ORLANDO — Patients whose red blood cells express the B antigen appear to be protected from the alpha-gal — or red meat — allergy, new research shows.
"Red meat allergy is a recently recognized allergic reaction to galactose-a-1,3-galactose," said Jonathan Brestoff, MD, PhD, from the Washington University School of Medicine in Saint Louis, Missouri. "Our study shows that those who have blood types B or AB are at decreased risk of developing alpha-gal-mediated red meat allergy, compared with patients who have blood types O or A."
"Our recommendation is that all people who are being evaluated for red meat allergy should have their blood type determined early in their work-up," Brestoff said here at the American Academy of Allergy, Asthma and Immunology and World Allergy Organization 2018 Joint Congress.
"Red meat allergy was described as early as 2009," but experts believe that the allergy is not new, he explained. Although its prevalence is not known, it is more common in the southeastern United States than in other regions of the country, he pointed out.
"The disease is thought to be caused by tick bites — namely, the lone star tick — but there may be other species that are responsible also," he added. "The current thinking is that ticks are carried by wildlife and pets that can get a blood meal and, in the process, acquire the alpha-gal antigen."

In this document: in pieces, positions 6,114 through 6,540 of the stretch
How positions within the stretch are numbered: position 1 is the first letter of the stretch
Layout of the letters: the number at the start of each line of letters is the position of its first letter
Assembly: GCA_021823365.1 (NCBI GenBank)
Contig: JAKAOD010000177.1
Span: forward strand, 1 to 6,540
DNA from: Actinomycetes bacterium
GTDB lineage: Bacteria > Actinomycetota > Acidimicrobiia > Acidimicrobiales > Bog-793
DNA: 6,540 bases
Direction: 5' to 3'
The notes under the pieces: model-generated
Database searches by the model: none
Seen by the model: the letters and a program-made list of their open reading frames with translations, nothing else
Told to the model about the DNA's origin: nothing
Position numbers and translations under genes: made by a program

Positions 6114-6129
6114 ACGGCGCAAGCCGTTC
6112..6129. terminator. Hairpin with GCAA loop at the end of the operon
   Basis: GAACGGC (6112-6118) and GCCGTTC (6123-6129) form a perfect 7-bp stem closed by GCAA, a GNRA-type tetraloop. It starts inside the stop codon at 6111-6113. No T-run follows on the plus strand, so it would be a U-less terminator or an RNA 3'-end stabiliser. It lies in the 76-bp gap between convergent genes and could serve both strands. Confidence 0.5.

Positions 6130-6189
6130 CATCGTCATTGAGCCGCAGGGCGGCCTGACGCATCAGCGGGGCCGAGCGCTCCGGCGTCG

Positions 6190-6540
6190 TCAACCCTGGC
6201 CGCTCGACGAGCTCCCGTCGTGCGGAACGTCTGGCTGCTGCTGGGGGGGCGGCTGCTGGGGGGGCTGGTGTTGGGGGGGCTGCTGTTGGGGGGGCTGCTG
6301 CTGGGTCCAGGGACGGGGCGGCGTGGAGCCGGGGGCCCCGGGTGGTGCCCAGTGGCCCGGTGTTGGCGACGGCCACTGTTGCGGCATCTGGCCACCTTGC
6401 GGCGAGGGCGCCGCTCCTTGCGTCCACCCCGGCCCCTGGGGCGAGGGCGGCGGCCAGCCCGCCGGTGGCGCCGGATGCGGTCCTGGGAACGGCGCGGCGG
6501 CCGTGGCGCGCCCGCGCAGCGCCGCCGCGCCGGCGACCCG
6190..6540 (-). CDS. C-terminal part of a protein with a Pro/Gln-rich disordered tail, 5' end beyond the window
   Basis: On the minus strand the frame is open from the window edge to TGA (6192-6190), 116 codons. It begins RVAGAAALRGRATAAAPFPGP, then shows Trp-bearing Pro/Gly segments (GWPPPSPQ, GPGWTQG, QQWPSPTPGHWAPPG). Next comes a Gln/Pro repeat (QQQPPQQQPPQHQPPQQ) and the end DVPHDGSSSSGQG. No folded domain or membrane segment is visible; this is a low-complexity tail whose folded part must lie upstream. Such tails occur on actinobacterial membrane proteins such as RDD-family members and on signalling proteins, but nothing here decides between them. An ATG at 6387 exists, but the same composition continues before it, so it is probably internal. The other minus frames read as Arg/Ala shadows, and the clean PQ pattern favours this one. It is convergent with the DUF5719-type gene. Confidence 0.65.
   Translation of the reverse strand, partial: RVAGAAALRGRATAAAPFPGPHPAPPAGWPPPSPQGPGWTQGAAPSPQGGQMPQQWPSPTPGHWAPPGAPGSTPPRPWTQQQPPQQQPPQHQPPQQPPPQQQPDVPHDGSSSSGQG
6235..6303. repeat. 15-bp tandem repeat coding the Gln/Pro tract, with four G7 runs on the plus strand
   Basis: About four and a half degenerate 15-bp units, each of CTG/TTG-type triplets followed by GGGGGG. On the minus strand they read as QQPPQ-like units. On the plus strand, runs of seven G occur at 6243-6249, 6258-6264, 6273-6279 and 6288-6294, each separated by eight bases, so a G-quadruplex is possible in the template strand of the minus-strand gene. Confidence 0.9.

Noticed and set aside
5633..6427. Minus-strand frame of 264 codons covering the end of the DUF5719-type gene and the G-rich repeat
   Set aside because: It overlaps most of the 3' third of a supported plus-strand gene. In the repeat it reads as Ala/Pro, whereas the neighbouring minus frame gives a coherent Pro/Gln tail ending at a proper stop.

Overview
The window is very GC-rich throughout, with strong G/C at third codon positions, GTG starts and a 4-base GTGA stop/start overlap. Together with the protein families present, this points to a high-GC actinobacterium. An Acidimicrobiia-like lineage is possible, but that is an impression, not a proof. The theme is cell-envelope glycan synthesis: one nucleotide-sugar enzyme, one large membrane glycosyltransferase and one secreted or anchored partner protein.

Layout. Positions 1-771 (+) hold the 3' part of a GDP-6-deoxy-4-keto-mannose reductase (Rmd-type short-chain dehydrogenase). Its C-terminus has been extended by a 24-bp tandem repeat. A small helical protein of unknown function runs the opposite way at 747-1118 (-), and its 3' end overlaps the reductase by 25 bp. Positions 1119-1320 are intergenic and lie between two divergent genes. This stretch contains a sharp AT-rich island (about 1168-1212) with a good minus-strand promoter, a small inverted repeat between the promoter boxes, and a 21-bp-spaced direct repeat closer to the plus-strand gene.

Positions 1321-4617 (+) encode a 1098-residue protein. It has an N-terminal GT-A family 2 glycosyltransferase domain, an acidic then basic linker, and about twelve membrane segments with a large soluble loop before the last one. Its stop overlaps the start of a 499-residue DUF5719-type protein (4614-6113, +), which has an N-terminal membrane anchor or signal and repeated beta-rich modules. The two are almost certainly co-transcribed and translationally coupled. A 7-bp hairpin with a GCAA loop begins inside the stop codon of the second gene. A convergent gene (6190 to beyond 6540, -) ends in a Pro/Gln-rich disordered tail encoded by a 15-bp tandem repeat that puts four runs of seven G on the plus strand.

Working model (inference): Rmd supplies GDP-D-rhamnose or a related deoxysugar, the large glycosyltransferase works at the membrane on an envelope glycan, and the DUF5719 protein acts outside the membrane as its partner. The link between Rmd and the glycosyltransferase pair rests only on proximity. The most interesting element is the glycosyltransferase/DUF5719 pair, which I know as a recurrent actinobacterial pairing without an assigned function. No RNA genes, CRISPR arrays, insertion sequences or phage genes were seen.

The local allergic reaction that occurs after a tick bites a human can lead to sensitization to alpha-gal, which can lead to a susceptibility to meats that contain alpha-gal, such as steak and pork.
Many patients go years before they are diagnosed because "the actual symptoms of red meat allergy don't appear until 4 to 6 hours after ingestion, which is very unusual for a food allergy. Usually a reaction occurs within 30 minutes to an hour," Brestoff said. A patient can go out for a steak dinner, go to bed, and then wake up in the middle of the night with anaphylaxis.
Because the B antigen that determines blood type as A or AB looks similar on a molecular level to alpha-gal, Brestoff and his colleagues hypothesized that patients who have the B antigen have immune systems that are trained to ignore things that look like alpha-gal, so are not as susceptible to the meat allergy.
The B Antigen
To test their theory, the team assessed blood types in 592 patients with red meat allergy and 92 control subjects.
They expected that the frequency of B or AB blood types would be about 20%, but it was only 4.35% in those with the allergy.
Patients expressing the B antigen were less likely than patients not expressing the B antigen to produce alpha-gal-specific immunoglobulin (Ig) E (odds ratio [OR], 0.19; P = .023) and beef-specific IgE (OR, 0.29; P = .016), and were five times less likely to have a red meat allergy (OR, 0.20; P = .004).
Another study presented at the meeting showed that patients with red meat allergy might be five times more likely to be allergic to insect stings.
More Susceptible to Insect Allergy?
"With tick populations expanding, red meat allergy is becoming more prominent," said Maya Jerath, MD, PhD, from the University of North Carolina at Chapel Hill.
Jerath and her colleagues tested the blood of 109 patients with red meat allergy and 26 control subjects for sensitization to five stinging insects: honey bee, white-faced hornet, common wasp, paper wasp, and fire ant.
The rate of allergic sensitization was five times higher in the allergic group than in the control group. "This gives support to what we have seen in the clinic," Jerath said.